Poshlust

“Poshlust,” or in a better transliteration poshlost, has many nuances, and evidently I have not described them clearly enough in my little book on Gogol, if you think one can ask anybody if he is tempted by poshlost. Corny trash, vulgar clichés, Philistinism in all its phases, imitations of imitations, bogus profundities, crude, moronic, and dishonest pseudo-literature—these are obvious examples. Now, if we want to pin down poshlost in contemporary writing, we must look for it in Freudian symbolism, moth-eaten mythologies, social comment, humanistic messages, political allegories, over concern with class or race, and the journalistic generalities we all know. Poshlost speaks in such concepts as “America is no better than Russia” or “We all share in Germany’s guilt.” The flowers of poshlost bloom in such phrases and terms as “the moment of truth,” “charisma,” “existential” (used seriously), “dialogue” (as applied to political talks between nations), and “vocabulary” (as applied to a dauber). Listing in one breath Auschwitz, Hiroshima, and Vietnam is seditious poshlost. Belonging to a very select club (which sports oneJewish name—that of the treasurer) is genteel poshlost. Hack reviews are frequently poshlost, but it also lurks in certain highbrow essays. Poshlost calls Mr. Blank a great poet and Mr. Bluff a great novelist. One of poshlost‘s favorite breeding places has always been the Art Exhibition; there it is produced by so-called sculptors working with the tools of wreckers, building crankshaft cretins of stainless steel, Zen stereos, polystyrene stinkbirds, objects trouvés in latrines, cannonballs, canned balls. There we admire the gabinetti wall patterns of so-called abstract artists, Freudian surrealism, roric smudges, and Rorschach blots—all of it as corny in its own right as the academic “September Morns” and “Florentine Flowergirls” of half a century ago. The list is long, and, of course, everybody has his bête noire, his black pet, in the series. Mine is that airline ad: the snack served by an obsequious wench to a young couple—she eyeing ecstatically the cucumber canapé, he admiring wistfully the hostess. And, of course, Death in Venice. You see the range.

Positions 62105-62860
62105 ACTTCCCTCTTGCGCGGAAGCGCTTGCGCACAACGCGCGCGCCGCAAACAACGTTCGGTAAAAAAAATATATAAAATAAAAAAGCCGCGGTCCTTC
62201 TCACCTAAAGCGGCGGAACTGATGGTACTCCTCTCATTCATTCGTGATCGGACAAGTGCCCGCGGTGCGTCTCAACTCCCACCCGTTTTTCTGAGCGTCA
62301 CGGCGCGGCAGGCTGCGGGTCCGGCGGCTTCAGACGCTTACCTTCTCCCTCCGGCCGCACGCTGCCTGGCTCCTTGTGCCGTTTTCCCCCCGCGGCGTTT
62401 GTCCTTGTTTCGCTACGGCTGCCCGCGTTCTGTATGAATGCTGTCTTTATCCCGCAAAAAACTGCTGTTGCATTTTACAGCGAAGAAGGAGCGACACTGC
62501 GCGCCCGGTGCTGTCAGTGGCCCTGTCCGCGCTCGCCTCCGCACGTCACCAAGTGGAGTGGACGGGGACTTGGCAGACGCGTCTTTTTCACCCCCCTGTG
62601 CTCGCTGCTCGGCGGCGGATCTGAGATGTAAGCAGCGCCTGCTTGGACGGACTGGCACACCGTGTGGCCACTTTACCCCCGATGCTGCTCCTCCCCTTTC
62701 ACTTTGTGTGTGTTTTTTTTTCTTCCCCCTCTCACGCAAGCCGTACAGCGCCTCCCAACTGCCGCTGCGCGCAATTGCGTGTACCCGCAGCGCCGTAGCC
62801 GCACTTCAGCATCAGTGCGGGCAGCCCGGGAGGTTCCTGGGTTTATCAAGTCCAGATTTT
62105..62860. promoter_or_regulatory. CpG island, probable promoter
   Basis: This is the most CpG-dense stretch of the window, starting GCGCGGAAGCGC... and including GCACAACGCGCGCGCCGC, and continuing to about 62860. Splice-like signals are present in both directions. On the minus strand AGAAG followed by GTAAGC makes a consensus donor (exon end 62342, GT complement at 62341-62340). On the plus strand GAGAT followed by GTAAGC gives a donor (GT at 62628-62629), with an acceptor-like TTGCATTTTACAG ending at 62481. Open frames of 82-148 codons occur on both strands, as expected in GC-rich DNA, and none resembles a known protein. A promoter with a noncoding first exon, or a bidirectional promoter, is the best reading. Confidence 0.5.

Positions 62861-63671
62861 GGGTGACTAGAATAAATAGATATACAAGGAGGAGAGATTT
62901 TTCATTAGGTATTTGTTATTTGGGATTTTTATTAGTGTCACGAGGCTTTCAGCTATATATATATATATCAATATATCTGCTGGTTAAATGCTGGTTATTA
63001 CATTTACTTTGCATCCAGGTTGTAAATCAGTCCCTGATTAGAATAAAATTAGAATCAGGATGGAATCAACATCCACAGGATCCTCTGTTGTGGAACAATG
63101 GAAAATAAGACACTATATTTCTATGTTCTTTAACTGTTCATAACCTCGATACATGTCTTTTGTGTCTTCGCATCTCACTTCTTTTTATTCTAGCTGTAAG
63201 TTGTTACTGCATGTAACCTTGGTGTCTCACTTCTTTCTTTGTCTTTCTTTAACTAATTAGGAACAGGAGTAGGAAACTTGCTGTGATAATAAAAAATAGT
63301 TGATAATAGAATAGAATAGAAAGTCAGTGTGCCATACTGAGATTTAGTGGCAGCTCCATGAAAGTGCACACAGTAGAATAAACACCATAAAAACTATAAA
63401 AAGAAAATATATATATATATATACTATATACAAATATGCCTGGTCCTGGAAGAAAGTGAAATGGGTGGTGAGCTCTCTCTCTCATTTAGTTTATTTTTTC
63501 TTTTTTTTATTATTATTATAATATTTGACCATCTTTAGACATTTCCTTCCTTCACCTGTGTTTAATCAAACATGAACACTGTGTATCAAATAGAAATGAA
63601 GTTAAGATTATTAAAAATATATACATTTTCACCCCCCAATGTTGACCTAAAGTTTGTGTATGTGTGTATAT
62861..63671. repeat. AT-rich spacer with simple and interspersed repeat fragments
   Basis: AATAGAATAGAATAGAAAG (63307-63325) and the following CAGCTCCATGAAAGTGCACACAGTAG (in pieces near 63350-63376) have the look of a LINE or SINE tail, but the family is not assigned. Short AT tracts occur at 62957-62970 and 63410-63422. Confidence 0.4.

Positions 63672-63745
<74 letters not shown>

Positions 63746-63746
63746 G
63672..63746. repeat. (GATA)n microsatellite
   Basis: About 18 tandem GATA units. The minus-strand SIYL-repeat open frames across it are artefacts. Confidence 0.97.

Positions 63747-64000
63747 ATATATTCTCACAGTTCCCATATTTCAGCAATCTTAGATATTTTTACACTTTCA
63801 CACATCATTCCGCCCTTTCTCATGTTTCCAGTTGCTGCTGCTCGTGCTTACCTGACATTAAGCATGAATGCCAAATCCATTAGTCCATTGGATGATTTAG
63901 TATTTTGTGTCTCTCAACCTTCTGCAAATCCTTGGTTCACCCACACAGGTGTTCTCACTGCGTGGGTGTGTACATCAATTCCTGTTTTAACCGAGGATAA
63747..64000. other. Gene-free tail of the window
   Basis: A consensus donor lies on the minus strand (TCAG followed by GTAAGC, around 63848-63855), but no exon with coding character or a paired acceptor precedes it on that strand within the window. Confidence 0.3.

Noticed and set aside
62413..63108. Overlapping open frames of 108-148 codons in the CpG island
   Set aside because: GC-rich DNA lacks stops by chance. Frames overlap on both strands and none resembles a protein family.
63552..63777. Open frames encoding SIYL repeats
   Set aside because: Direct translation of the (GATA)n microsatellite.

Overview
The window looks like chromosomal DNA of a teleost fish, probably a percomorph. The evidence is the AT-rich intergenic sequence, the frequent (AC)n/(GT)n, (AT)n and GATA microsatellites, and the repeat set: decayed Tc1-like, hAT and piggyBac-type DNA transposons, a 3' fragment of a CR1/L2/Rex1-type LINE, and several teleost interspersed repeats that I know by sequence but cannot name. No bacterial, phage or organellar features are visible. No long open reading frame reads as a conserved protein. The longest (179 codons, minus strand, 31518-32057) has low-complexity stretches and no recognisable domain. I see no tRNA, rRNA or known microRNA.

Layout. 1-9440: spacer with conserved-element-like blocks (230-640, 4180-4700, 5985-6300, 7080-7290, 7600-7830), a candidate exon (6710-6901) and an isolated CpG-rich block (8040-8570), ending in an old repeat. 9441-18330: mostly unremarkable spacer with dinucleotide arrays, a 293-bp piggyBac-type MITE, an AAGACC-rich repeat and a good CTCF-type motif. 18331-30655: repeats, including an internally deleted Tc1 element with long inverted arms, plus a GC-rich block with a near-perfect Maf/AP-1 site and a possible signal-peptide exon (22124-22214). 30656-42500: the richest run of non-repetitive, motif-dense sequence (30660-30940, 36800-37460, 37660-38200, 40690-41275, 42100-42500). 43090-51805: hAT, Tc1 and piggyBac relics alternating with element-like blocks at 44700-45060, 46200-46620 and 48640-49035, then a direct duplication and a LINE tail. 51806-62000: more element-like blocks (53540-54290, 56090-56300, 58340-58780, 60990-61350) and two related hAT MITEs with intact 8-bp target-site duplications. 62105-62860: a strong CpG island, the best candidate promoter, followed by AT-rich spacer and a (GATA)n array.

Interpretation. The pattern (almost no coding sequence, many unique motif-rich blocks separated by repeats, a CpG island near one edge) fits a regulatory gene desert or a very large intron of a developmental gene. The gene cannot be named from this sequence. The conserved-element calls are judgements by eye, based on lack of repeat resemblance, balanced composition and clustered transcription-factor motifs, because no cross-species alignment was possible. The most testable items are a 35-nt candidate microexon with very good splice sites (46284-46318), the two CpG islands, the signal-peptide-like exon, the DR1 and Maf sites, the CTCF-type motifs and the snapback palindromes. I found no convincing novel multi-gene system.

Interview link.

One-Off: In Defense of Bullshit

One-Off: In Defense of Bullshit

Leon Wieseltier takes aim at FiveThirtyEight.

His distinction between analysis and advocacy is a little innocent. (Like the insistence of the man who went from the Times to ESPN that he is an “outsider.”) Is numeracy really what American public discourse most urgently lacks?

Mr. Wieseltier had a prime opportunity to approach the reoccurring theme of internet ‘debating.’ I enter argument, I throw some insults out there, and then I go to the proverbial “WhyIAmRight.com” before debating anew. If only indirectly Wieseltier comes close to making that point but at the last second ducks away to offer up some platitudes about inequality. Are we really lacking proper ‘numeracy,’ what a awfully pretentious word, Mr. Wieseltier? I do not know too many people who believe that inequality is absent from America. I do, however, see quite a few people–from all sides–defending themselves with the ‘need-not-be-said’ type of arguments. e.g. I vote for X, and it need-not-be-said that according to this argument concocted from these obscure and misguided numerals I am right. I know there is inequality, and it need-not-be-said that according this argument concocted from these obscure numerals I am right. And those are the worst type of arguments. They are not debates, the ‘debate’ is two people talking past each other.

Nevertheless, it makes for good, light reading. And anyone who mentions Isaiah Berlin deserves a bone.